Heating anything up to an extreme temperature will alter it some how. However, that "extreme temperature" is variable and subjective, depending on the substance.
However, your biggest problem here is that you want to believe it is possible for a "carbon based life form" to have such concentrated acid for blood that it can "melt" through 2 feet of re-enforced metal in a matter of minutes but be great for a life system.
Also, it depend on what kind of acid they (the writers) wish to say they used. There are 2 main categories of acids, Lewis Acids and Bronsted Acids.
The traditional acid, Bronsted Acids (virtually every chemical reaction can be considered a Lewis Acid-Base reaction). Anyway. These typical "Bronsted acids" (donation of a H+ ion) occur in solution, typically water. Due to the auto-ionization of water (water is both an acid and base) there is a limit on how concentrated a acid can be, in water. And while I am not to up on industrial chemicals, I am pretty sure there is no typical acid in solution that can eat through a couple of feet of re-enforced metal in such a short time. There are some acids that probably could, but they would most likely be gases, I believe.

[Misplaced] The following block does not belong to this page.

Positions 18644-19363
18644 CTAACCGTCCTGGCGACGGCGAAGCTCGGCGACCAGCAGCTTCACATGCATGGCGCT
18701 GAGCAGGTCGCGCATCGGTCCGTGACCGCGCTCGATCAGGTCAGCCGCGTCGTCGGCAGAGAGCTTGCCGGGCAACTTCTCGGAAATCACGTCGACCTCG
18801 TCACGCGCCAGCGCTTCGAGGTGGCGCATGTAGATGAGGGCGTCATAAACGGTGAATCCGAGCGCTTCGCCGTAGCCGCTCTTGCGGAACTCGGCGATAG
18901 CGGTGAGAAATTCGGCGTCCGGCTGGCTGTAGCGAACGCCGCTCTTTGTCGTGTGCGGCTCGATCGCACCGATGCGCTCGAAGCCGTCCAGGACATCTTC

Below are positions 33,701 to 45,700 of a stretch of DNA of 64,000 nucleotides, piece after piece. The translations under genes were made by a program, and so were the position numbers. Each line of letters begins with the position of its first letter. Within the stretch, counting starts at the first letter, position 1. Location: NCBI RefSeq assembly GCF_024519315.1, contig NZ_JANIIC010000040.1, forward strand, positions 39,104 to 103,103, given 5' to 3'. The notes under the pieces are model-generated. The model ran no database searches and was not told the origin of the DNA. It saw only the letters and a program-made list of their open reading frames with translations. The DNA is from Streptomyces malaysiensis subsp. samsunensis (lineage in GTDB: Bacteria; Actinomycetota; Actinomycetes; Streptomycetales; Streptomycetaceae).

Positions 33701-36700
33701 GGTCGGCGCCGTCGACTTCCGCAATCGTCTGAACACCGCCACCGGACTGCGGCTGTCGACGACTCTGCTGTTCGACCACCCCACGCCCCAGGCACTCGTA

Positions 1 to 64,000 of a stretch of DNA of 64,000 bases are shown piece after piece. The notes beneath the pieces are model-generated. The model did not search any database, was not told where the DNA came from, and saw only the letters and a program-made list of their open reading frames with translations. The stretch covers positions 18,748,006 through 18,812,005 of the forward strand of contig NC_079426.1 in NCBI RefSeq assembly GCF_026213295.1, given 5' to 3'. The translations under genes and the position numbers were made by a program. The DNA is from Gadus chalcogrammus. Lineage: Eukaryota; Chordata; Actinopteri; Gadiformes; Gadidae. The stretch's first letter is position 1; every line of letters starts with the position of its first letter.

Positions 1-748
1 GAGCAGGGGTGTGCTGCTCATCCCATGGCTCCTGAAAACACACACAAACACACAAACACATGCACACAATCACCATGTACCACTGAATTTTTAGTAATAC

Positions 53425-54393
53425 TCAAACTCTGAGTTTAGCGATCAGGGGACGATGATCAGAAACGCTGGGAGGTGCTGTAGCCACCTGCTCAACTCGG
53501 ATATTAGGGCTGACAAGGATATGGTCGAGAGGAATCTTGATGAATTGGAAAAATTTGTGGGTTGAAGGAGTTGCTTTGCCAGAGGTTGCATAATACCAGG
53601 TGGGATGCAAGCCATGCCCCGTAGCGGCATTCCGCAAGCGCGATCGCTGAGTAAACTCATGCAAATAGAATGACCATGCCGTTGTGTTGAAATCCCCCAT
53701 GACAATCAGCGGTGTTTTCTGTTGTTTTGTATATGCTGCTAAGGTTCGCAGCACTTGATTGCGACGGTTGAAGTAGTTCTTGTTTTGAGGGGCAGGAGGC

And so, what do you get when you heat water up (since most typically acids, the only acid these genius movie writers know of)? Steam.
So, you can do a home experiment. Vinegar is a acid, a typical acid in solution. When you introduce it to extreme heat and it boils, what happens. What are you left with? Is it still an acid? Are the majority of typical Bronsted acids even acids unless they are in solution?
And so to truly answer your question, do not try and apply real science and logic into trying to understand what happens in movies, as it is virtually never real science and logic.